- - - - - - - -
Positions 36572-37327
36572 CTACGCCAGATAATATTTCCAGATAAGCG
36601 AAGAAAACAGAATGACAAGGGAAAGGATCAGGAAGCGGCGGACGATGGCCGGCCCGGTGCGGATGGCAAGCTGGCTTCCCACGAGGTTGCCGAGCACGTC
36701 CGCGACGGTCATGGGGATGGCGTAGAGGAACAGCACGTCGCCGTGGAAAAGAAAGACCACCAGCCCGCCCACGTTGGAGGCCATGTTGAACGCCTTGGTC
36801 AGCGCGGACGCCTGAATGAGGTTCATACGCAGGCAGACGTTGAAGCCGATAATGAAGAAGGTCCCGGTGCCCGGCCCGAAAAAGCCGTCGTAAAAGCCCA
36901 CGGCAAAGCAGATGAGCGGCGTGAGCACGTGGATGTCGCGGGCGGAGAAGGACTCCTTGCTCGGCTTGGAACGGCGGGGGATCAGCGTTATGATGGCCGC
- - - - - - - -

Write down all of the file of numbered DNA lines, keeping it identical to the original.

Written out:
Positions 36572-37327
36572 CTACGCCAGATAATATTTCCAGATAAGCG
36601 AAGAAAACAGAATGACAAGGGAAAGGATCAGGAAGCGGCGGACGATGGCCGGCCCGGTGCGGATGGCAAGCTGGCTTCCCACGAGGTTGCCGAGCACGTC
36701 CGCGACGGTCATGGGGATGGCGTAGAGGAACAGCACGTCGCCGTGGAAAAGAAAGACCACCAGCCCGCCCACGTTGGAGGCCATGTTGAACGCCTTGGTC
36801 AGCGCGGACGCCTGAATGAGGTTCATACGCAGGCAGACGTTGAAGCCGATAATGAAGAAGGTCCCGGTGCCCGGCCCGAAAAAGCCGTCGTAAAAGCCCA
36901 CGGCAAAGCAGATGAGCGGCGTGAGCACGTGGATGTCGCGGGCGGAGAAGGACTCCTTGCTCGGCTTGGAACGGCGGGGGATCAGCGTTATGATGGCCGC